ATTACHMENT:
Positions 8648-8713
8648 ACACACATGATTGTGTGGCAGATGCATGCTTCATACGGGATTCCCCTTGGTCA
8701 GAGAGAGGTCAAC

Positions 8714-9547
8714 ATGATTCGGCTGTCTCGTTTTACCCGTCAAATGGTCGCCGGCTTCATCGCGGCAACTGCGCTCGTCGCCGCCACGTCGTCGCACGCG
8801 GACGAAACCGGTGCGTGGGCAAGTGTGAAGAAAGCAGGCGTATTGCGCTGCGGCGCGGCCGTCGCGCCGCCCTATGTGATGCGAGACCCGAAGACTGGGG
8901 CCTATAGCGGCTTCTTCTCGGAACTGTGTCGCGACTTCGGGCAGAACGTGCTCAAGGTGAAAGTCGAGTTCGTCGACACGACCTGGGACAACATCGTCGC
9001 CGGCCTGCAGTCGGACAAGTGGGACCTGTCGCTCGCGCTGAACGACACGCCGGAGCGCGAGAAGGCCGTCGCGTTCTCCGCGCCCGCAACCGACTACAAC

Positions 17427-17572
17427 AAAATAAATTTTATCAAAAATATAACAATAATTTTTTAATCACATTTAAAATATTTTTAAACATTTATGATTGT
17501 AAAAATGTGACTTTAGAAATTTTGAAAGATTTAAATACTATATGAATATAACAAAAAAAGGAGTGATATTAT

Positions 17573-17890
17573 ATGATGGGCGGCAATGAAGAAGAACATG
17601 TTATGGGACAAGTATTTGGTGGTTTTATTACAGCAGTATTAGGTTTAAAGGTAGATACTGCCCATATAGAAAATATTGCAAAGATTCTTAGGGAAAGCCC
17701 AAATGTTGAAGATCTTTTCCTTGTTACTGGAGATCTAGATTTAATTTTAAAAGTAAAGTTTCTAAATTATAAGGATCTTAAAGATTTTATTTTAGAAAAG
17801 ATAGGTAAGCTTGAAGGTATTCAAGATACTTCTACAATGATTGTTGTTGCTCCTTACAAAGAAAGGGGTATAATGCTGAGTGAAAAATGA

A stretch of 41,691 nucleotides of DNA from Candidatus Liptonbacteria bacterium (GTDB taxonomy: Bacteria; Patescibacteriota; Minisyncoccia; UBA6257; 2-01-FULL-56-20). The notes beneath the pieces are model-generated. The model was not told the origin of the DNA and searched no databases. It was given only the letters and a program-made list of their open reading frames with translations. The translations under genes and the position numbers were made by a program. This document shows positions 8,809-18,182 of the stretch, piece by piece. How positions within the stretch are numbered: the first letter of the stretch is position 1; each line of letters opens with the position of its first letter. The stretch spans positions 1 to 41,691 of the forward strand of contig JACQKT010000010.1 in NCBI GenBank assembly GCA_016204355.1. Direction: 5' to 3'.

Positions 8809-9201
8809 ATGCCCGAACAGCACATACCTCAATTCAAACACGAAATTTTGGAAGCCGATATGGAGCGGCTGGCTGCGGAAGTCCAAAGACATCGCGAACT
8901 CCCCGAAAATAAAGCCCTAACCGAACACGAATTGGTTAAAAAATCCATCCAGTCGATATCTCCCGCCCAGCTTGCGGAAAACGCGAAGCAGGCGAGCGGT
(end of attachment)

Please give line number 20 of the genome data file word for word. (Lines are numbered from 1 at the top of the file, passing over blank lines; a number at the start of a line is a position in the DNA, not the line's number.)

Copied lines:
8901 CCCCGAAAATAAAGCCCTAACCGAACACGAATTGGTTAAAAAATCCATCCAGTCGATATCTCCCGCCCAGCTTGCGGAAAACGCGAAGCAGGCGAGCGGT